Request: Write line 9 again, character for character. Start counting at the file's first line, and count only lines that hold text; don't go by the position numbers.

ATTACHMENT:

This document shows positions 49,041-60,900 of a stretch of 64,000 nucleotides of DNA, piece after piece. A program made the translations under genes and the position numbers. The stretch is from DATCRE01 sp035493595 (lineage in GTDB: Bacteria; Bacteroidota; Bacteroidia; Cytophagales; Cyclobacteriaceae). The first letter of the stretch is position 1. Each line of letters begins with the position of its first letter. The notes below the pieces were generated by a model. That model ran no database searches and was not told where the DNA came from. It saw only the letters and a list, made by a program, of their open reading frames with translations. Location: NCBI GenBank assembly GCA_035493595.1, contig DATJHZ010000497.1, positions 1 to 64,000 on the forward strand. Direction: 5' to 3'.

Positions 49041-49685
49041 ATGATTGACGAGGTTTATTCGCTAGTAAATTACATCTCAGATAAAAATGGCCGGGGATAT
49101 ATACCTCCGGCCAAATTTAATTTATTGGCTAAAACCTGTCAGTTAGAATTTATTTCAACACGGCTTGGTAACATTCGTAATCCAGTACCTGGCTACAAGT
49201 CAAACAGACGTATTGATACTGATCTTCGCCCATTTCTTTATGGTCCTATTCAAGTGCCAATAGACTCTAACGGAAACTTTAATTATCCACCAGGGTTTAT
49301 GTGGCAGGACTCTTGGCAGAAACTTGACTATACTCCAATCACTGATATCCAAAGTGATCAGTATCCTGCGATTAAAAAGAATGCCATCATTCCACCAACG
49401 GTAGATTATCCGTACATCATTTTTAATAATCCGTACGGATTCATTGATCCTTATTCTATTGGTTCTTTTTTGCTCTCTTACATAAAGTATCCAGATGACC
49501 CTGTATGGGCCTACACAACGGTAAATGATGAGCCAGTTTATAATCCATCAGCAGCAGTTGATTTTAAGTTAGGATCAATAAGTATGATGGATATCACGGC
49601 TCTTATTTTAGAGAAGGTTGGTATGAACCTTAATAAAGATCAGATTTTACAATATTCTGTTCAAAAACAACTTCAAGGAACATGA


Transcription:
49601 TCTTATTTTAGAGAAGGTTGGTATGAACCTTAATAAAGATCAGATTTTACAATATTCTGTTCAAAAACAACTTCAAGGAACATGA